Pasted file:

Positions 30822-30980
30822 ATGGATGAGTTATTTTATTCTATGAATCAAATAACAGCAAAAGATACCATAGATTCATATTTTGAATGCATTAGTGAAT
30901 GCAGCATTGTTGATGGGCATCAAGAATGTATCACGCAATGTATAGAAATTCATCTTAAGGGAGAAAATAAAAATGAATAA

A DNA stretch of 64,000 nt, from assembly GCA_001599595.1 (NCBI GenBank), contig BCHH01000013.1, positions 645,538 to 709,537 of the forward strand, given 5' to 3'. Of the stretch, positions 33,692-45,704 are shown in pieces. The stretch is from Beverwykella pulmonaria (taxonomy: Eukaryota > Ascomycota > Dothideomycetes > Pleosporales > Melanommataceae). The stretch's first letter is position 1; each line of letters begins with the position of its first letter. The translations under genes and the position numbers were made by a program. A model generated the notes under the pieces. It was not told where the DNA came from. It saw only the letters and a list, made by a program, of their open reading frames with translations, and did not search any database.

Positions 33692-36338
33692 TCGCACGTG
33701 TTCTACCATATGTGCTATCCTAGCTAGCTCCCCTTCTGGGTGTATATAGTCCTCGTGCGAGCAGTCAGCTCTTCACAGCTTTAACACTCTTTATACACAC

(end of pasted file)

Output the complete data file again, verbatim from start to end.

Positions 30822-30980
30822 ATGGATGAGTTATTTTATTCTATGAATCAAATAACAGCAAAAGATACCATAGATTCATATTTTGAATGCATTAGTGAAT
30901 GCAGCATTGTTGATGGGCATCAAGAATGTATCACGCAATGTATAGAAATTCATCTTAAGGGAGAAAATAAAAATGAATAA

A DNA stretch of 64,000 nt, from assembly GCA_001599595.1 (NCBI GenBank), contig BCHH01000013.1, positions 645,538 to 709,537 of the forward strand, given 5' to 3'. Of the stretch, positions 33,692-45,704 are shown in pieces. The stretch is from Beverwykella pulmonaria (taxonomy: Eukaryota > Ascomycota > Dothideomycetes > Pleosporales > Melanommataceae). The stretch's first letter is position 1; each line of letters begins with the position of its first letter. The translations under genes and the position numbers were made by a program. A model generated the notes under the pieces. It was not told where the DNA came from. It saw only the letters and a list, made by a program, of their open reading frames with translations, and did not search any database.

Positions 33692-36338
33692 TCGCACGTG
33701 TTCTACCATATGTGCTATCCTAGCTAGCTCCCCTTCTGGGTGTATATAGTCCTCGTGCGAGCAGTCAGCTCTTCACAGCTTTAACACTCTTTATACACAC